Dane Wilde went to bed on Saturday, July 23, last year a happy and — he thought — healthy man.
The 49-year-old managing director, who ran his own shop-fitting company, ate well, drank moderately, exercised and didn’t smoke.‘As usual, I got up early with my two small daughters, Madeleine, then six, and Olivia, three,’ he recalls. But when I drank my morning coffee, I suddenly got a dull pain in my stomach, wrapping around to my back. ‘I tried to ignore it, but by the afternoon it was crippling, so I went to the on-call GP.
He diagnosed indigestion and sent me off with some tablets, but I instinctively knew it was more serious than that.’The next morning, Dane went to his regular GP and was sent straight to hospital for blood tests.
‘Scans picked up nothing, so they diagnosed pancreatitis [an inflamed pancreas] and advised me to abstain from alcohol for a month and eat less processed food.
‘But I tried to be upbeat by telling them I was going to get better, so they stayed pretty positive throughout.’ Dane was one of the fortunate 20 per cent of pancreatic cancer patients eligible for surgery.‘For many patients, because it usually presents so late, the tumour has often infiltrated a major blood vessel or spread to other organs, such as the liver or lungs, making surgery impossible or of no benefit,’ says Mr Charnley.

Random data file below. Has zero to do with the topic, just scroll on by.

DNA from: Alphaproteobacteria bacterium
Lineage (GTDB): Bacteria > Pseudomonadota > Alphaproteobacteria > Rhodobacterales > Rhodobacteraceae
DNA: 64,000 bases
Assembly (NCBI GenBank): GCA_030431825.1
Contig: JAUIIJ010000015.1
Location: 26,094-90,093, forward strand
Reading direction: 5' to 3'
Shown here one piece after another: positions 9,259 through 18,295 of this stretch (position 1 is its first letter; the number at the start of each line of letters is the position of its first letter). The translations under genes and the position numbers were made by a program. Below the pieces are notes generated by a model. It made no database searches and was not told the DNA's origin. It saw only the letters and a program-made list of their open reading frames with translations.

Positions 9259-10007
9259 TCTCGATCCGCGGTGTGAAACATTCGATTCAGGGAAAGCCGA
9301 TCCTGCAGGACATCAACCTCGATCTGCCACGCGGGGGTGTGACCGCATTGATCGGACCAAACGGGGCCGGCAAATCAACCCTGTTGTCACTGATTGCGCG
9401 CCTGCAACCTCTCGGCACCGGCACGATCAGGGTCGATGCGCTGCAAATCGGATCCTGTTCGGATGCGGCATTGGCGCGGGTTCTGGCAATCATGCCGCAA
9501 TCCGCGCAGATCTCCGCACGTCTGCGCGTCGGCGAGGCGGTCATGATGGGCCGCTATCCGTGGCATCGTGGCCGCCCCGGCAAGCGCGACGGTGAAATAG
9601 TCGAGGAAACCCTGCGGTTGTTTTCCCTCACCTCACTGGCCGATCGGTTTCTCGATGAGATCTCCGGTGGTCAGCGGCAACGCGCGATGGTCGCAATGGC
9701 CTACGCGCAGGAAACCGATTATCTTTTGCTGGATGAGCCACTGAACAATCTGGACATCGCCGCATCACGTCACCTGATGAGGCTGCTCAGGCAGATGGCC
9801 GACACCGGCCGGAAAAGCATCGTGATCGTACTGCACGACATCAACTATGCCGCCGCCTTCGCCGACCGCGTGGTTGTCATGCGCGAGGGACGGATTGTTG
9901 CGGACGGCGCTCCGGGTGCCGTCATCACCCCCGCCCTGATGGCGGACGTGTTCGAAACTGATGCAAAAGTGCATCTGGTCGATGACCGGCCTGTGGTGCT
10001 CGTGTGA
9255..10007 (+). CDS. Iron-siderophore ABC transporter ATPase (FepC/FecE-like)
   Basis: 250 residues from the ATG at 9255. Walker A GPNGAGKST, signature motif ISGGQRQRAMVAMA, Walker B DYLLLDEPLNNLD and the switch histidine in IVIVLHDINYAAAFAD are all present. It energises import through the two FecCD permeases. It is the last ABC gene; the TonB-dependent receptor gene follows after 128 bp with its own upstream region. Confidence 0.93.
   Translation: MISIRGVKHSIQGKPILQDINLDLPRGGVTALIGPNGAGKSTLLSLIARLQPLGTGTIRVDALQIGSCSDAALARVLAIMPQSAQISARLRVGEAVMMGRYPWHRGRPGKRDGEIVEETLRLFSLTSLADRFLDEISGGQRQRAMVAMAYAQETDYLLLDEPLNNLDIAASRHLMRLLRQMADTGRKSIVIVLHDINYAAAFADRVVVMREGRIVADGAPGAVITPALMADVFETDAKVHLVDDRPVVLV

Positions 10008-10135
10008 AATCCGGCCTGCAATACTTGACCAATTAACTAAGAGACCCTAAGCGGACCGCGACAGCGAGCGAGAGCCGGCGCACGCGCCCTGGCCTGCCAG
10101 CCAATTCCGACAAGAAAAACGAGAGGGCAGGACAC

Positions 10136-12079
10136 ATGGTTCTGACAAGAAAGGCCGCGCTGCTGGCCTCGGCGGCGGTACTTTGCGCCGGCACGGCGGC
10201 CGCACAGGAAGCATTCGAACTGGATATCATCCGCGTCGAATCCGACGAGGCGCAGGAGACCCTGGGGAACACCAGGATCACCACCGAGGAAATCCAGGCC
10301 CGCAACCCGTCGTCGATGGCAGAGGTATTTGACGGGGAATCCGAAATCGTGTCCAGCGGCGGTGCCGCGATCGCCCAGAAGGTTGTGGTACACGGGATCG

He underwent an operation called Whipple’s procedure, the most common type of pancreatic surgery, which involves removing the top of the pancreas (which is where most pancreatic cancer is found), along with part of the small intestine, the gall bladder and part of the bile duct, and sometimes part of the stomach.
Although he didn’t realise this at the time, these are all classic signs of jaundice.‘We cried a lot that night, desperately hoping there would turn out to be another explanation.‘I’ve raised £4,000 so far for a fundraising walk this month.I’m determined to be one of the 4 per cent that make it past five years.It’s more common in older people, with 80 per cent of cases occurring in over-60s.‘I asked if she thought it was pancreatic cancer, but she said I was too young for that and it could be a number of other things,’ says Dane.‘By this point, I was very yellow, still itching and having almost constant diarrhoea.’ Various tests showed only irregularities in enzyme levels.